A PRESIDENT OF THE UNITED STATES with powers much like those of the British king, except that the office would be elective, was created. Chosen by a special body (an ELECTORAL COLLEGE), the president would be an independent and powerful national leader, effectively in command of the government. Recalling the assaults on judicial power that had been rampant in the states, the Constitutional Convention also created a fully independent SUPREME COURT OF THE UNITED STATES, members of which could be removed only if they committed a crime. Then, most important, the document that was drawn up at Philadelphia stated that the Constitution, as well as laws and treaties made under the authority of the U.S. government, "shall be the supreme Law of the Land."

The proposed constitution was to be ratified by specially elected ratifying conventions in each state and to become operative after nine states had ratified it. In the national debate that arose over ratification, ANTI-FEDERALISTS opposed the concentration of power in the national government under the document; a key question was the absence of a BILL OF RIGHTS. Many Americans thought that a bill of rights was necessary to preserve individual liberties, and to accommodate this view proponents of the Constitution promised to add such a bill to the document after ratification. With the clear understanding that amendments would be added, ratification by nine states was completed (1788) and the CONSTITUTION OF THE UNITED STATES became operative. The Bill of Rights was then drafted by the first Congress and became the first ten amendments to the Constitution.

Diverging Visions of the American Republic

In the first elections for the new federal Congress (1789), those favoring the new system won a huge majority. George Washington was unanimously elected to be chief executive, the only president so honored. He was inaugurated in the temporary capital, New York City, on Apr. 30, 1789. The American experiment in republican self-government now began again. The unanimity expressed in Washington's election would prove short- lived.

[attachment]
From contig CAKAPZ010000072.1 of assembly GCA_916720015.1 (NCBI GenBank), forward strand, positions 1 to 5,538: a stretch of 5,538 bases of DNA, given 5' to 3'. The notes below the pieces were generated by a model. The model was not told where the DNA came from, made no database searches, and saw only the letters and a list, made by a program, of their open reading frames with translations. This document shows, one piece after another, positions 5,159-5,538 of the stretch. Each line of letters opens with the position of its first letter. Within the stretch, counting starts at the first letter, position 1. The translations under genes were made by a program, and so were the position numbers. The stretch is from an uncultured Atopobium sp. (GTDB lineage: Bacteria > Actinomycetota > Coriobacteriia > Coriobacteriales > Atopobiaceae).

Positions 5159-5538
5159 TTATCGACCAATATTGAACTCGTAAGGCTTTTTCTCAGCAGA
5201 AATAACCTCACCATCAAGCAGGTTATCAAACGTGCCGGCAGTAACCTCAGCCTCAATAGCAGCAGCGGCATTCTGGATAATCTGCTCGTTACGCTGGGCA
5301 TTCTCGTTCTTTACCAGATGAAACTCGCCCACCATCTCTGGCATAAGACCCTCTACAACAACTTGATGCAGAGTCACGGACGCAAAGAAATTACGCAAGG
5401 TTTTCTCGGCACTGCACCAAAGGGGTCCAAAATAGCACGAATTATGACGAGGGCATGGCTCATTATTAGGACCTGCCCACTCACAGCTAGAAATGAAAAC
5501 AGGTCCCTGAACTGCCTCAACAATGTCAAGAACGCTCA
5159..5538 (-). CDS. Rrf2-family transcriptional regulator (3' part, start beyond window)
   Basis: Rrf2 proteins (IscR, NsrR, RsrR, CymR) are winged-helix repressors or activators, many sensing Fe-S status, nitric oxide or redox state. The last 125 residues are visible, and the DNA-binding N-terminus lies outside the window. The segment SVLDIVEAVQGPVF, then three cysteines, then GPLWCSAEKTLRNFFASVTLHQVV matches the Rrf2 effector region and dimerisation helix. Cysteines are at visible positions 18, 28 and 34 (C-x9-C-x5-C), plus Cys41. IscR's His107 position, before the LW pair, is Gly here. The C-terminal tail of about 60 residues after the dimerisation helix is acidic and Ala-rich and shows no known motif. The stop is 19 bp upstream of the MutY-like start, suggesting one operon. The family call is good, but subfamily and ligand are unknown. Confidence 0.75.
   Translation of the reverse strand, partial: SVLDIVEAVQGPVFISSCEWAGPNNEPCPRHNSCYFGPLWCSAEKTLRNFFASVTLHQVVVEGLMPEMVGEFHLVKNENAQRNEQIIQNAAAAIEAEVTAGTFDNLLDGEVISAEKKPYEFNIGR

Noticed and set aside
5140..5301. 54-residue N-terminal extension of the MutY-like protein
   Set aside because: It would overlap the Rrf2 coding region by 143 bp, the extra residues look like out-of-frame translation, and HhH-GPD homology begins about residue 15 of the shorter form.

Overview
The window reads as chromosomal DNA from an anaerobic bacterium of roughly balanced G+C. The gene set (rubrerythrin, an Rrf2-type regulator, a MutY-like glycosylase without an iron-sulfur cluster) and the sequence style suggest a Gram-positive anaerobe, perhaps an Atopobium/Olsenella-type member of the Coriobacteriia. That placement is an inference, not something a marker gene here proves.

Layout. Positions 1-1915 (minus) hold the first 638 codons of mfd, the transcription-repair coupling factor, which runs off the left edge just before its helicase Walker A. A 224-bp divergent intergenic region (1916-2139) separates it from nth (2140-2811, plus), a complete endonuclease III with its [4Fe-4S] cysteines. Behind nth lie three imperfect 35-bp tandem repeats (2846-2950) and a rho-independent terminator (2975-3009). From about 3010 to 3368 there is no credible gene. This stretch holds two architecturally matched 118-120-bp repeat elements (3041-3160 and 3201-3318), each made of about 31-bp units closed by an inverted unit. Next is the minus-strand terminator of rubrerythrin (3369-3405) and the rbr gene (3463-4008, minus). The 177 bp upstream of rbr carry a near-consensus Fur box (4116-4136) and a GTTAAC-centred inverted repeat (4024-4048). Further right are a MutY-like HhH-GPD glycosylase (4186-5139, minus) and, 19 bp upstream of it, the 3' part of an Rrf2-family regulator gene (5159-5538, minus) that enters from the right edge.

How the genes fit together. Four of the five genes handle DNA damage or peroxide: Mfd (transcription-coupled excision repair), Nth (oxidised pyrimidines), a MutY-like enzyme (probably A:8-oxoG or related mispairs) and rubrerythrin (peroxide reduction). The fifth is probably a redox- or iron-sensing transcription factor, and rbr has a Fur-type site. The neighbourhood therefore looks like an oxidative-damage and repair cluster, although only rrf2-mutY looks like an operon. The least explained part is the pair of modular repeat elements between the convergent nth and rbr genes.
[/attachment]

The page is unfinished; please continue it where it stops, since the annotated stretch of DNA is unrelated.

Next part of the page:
Under the leadership of Secretary of the Treasury Alexander HAMILTON, Congress pledged (1790) the revenues of the federal government to pay off all the outstanding debt of the old Articles of Confederation government as well as the state debts. Much of the domestic debt was in currency that had badly depreciated in value, but Congress agreed to fund it at its higher face value; at one stroke, the financial credit of the new government was assured. Southerners, however, mistrusted the plan, claiming that it served only to enrich northern speculators because the southern states had largely paid off their debts. Many southerners feared, too, that the new nation would be dominated by New Englanders, whose criticism of southern slavery and living styles offended them. Before assenting to the funding proposal, the southerners had obtained agreement that the national capital (after 10 years in Philadelphia) would be placed in the South, on the Potomac River.

In 1791, Hamilton persuaded Congress to charter the BANK OF THE UNITED STATES, modeled after the Bank of England. Primarily private (some of its trustees would be federally appointed), it would receive and hold the government's revenues, issue currency and regulate that of state-chartered banks, and be free to invest as it saw fit the federal tax moneys in its vaults. Because it would control the largest pool of capital in the country, it could shape the growth of the national economy. Hamilton also proposed (with limited success) that protective tariffs be established to exclude foreign goods and thus stimulate the development of U.S. factories. In short, he laid out the economic philosophy of what became the FEDERALIST PARTY: that the government should actively encourage economic growth by providing aid to capitalists. Flourishing cities and a vigorous industrial order: this was the American future he envisioned. His strongly nationalist position gained the support of the elites in New York City and Philadelphia as well as broad-based support among the Yankees of New England.